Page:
The Osage Ballet will hold a special, one-evening performance of Wahzhazhe, an Osage Ballet, at 7:30 p.m. at the Leach Theatre in Rolla, Mo.

The Leach Theatre is located at 400 W. 10th Street, 103 Castleman Hall in Rolla, Mo. For tickets, contact the box office at 573-341-4219 or leach@mst.edu.

This ballet derives its name from the actual name of the Osage people in their language — Wahzhazhe. French explorers befriended the Osage and when writing about them in their language “w” is written as “ou.” However, when the English read French texts, they mispronounced Wahzhazhe as Osage, Smith said.

Wahzhazhe, an Osage Ballet shares of the story of the Osage people through the artistic medium of ballet in the tradition of the late Osage prima ballerina Maria Tallchief, and her sister, ballerina Marjorie Tallchief.

At 10:30 a.m. Saturday, Osage Nation Principal Chief Geoffrey StandingBear, members of the Osage Ballet company and the greater community, will gather for the unveiling of a bronze sculpture of an Osage family, at the intersection of State Highway19 and Interstate I-44, in Cuba, Mo.

The sculpture, a project of the City of Cuba, Mo., celebrates the history and legacy of the Osage Nation. The project was overseen by Cuba artist, Glen Tutterrow, and features an Osage warrior in period-specific dress followed on the trail by his family.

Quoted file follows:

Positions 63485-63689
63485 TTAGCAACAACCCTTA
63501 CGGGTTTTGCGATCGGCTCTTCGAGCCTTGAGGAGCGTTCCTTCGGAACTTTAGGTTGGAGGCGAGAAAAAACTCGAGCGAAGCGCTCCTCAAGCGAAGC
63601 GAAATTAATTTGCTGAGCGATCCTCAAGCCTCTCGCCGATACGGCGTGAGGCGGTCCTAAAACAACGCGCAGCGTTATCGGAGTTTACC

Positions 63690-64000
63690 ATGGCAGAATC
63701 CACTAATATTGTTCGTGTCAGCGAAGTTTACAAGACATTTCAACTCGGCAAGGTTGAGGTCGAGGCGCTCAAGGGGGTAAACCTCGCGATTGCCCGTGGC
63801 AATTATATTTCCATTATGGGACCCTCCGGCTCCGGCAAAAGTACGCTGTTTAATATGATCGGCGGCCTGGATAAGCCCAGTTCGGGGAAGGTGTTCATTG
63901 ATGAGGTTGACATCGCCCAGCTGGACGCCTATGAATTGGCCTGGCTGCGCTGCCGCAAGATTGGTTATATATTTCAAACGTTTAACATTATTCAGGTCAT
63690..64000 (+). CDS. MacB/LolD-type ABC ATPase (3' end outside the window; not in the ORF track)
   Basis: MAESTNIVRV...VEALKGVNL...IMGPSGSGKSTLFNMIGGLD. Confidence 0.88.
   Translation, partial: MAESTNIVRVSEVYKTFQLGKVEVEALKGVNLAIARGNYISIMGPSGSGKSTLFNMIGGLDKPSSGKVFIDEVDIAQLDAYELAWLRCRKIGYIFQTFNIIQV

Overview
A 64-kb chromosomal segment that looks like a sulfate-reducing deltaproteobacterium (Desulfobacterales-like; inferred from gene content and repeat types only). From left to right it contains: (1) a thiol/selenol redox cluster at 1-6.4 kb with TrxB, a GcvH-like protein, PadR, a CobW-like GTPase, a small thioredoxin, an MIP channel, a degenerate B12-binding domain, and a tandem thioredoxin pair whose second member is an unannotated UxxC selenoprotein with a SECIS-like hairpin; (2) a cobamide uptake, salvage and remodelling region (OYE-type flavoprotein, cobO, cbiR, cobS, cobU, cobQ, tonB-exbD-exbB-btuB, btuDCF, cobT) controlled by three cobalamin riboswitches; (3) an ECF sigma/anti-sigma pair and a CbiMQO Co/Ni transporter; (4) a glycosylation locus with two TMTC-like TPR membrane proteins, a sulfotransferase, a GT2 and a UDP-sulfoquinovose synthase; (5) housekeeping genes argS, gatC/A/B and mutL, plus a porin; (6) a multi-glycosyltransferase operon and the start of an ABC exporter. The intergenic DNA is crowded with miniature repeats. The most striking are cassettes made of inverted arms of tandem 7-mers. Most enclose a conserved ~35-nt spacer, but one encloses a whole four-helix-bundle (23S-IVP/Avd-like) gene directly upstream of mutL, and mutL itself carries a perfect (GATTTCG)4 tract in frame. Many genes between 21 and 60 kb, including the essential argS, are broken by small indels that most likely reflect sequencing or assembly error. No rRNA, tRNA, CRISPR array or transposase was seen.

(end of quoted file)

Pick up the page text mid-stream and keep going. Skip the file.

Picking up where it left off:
According to Osage Ballet Director Randy Tinker Smith, this sculpture is the first monument to the Osage people in the state of Missouri. The sculpture depicts an Osage family traveling westward along the Osage Trail.

After numerous removals, the Osage people purchased land in Northeast Oklahoma, where many Osage still reside, known as the Osage Reservation, sharing the same geographical boundaries as Osage County, Smith said.

The bronze sculpture will stand 35 feet tall, 20 feet wide, and 80 feet in length. The sculpture is designed to work with the contours of the site. There are plans to include working water features, native plant landscaping and lighting for evening viewing opportunities. The 35-foot height will allow interstate drivers to see the sculpture from the city limit boundaries, from both east and west.

Since 2012, the Osage Ballet, organized as a non-profit 501(c)3 organization, has performed Wahzhazhe, an Osage Ballet, at prestigious venues such as the Tulsa Performing Arts Center, The Smithsonian Institute’s National Museum of the American Indian, the International Festival of Families in Philadelphia during the Pope’s visit to the U.S., the Coleman Theater in Miami, Okla., and most recently at the Lensic Theater in Santa Fe.

To learn more about the Osage Ballet, or to make a donation, visit their website: www.osageballet.com and watch for posts on the Osage Ballet Facebook page.